Considering the short attention span of most 4 year olds, as well as their size and strength, I wouldn't do it. Probably not even a 6 year old. Maybe at 8 or 9. But that's me.
 

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Robert said:
They also sell harnesses that you can use to attach them to you - you may want to get one of those.
I don't think that's a good idea. Anything that is attached to you will be squashed when you roll if you come off. They would be safer taking their chances on their own.
 

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Discussion Starter #14
Thanks everybody for their opinions. the law here in Georgia doesn't give you any guidelines, at least according to the five motorcycle cops I asked.

But what you guys said makes sense, I appreciate everybodys input.
 

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Just one more comment. In Canada the law says that a passenger must be able to reach the floor firmly and have the strength to hold themselves on. Also, according to an article I read some time ago, written by a gynocologist. Girl childer should *never* be carried on the tank in front of the rider. Apparently, the vibration through the tank can cause some very serious internal problems later in life. I don't think it harms a boy as much but sure wouldn't want to take the chance with any of my kids.
 

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Two Words, Duct Tape! :wink:

Just tape the little bugger on and away you go! I mean I don't have any kids myself but I've seen them on TV and they look pretty sturdy. I think Duct Tape is the way to go.... :D
 

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As with most things this topic is very kid dependent. Some kids can and do ride well as young as 3-4, others shouldn't go near a bike at 30. Back in my leaner years I took my daughter with me at 6 months 'cause the bike was the only transportation I had. My son not only rode with me often at 4 but had his own 50cc. Check out some of the mini motocross links to see what kids are capable of, it will surprise ya!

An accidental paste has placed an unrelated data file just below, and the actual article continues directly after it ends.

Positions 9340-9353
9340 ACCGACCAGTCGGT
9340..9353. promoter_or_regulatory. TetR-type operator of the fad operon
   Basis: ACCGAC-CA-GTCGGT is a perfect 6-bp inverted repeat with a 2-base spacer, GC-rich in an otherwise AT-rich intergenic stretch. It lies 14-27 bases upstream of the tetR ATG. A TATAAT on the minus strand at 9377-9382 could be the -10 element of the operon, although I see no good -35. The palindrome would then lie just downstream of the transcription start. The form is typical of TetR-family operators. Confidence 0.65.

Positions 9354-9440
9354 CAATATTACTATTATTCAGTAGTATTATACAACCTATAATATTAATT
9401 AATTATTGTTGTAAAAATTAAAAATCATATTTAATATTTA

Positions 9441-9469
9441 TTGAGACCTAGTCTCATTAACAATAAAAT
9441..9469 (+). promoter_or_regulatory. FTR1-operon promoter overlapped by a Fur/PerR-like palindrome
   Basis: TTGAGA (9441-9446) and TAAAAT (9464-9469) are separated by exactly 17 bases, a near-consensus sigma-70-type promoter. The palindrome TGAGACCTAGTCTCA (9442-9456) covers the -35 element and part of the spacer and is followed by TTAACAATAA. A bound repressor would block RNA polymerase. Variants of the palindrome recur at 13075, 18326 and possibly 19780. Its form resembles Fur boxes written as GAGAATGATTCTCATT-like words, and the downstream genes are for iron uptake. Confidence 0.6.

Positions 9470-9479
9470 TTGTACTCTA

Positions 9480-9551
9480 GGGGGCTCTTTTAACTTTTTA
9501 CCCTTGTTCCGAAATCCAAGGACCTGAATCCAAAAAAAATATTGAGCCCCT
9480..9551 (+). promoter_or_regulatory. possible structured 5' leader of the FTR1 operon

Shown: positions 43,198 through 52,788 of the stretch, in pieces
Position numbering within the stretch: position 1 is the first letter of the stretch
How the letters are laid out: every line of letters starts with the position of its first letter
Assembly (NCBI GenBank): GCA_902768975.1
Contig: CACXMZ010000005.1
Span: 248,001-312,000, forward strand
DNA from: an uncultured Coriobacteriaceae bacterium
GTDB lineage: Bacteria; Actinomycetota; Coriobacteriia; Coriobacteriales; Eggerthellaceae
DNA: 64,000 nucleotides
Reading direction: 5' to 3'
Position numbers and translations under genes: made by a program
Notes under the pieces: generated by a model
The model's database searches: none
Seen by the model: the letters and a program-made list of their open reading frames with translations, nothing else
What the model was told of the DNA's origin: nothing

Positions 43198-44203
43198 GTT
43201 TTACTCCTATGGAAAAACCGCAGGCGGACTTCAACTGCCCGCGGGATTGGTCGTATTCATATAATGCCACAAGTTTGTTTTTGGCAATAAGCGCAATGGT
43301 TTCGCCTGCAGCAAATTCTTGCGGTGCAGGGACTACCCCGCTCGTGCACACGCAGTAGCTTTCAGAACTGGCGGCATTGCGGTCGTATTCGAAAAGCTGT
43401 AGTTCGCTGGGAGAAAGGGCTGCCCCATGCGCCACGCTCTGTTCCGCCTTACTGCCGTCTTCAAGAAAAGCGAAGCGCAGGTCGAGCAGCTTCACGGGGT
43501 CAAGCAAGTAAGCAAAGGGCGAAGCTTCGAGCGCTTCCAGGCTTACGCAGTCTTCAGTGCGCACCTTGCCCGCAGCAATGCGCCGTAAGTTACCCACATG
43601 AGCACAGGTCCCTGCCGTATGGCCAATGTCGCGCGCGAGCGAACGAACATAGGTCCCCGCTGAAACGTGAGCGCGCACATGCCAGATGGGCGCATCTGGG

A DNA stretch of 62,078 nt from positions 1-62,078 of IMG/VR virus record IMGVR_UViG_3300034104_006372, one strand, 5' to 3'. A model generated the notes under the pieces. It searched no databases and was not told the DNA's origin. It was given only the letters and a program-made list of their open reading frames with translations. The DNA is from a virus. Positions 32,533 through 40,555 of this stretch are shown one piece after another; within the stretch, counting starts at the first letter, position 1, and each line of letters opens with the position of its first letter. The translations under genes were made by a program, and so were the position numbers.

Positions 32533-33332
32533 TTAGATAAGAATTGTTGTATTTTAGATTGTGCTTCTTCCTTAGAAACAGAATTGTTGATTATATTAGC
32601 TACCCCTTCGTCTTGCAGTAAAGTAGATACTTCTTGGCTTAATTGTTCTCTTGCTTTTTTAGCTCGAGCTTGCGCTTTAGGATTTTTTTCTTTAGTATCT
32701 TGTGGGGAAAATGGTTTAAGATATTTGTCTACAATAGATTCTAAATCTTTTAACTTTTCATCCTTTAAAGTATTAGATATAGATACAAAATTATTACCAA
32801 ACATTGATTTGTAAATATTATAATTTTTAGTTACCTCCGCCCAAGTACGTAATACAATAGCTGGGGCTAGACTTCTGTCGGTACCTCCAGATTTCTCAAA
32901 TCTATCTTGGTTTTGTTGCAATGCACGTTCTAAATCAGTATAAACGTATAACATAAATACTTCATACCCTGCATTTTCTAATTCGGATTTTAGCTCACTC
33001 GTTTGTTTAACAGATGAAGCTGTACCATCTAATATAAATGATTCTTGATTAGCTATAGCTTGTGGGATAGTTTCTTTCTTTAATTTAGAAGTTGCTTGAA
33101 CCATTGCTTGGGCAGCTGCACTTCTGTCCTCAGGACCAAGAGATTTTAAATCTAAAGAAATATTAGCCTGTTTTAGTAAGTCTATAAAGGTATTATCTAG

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My 9 year old rides with me a lot. She is really into it. She has a light weight, kid size helmet, long legs, and the sense to hold onto the handles for all she is worth. When it comes down to it, she seems to be a better passenger than my wife! I still talk to her throughout the ride and make sure she is doing well (the answer is always yes, she never wants to get off! :D ). That said, my 4 year old is never allowed to go. She can't reach the pegs, can't be trusted to hold onto the handles, and she is just not stable on that big ole seat. If I had a smaller seat that allowed me to keep track of her or a place to sit her in front of me, I might take her around the block, but that would be it. My dad once took my nephew Andy for a long ride years ago, when he was about 4. Halfway into the ride he started falling asleep and almost fell off. Dad had to use his belt to strap Andy to him for the rest of the ride back home. That was his last ride for a looooonnnnng time.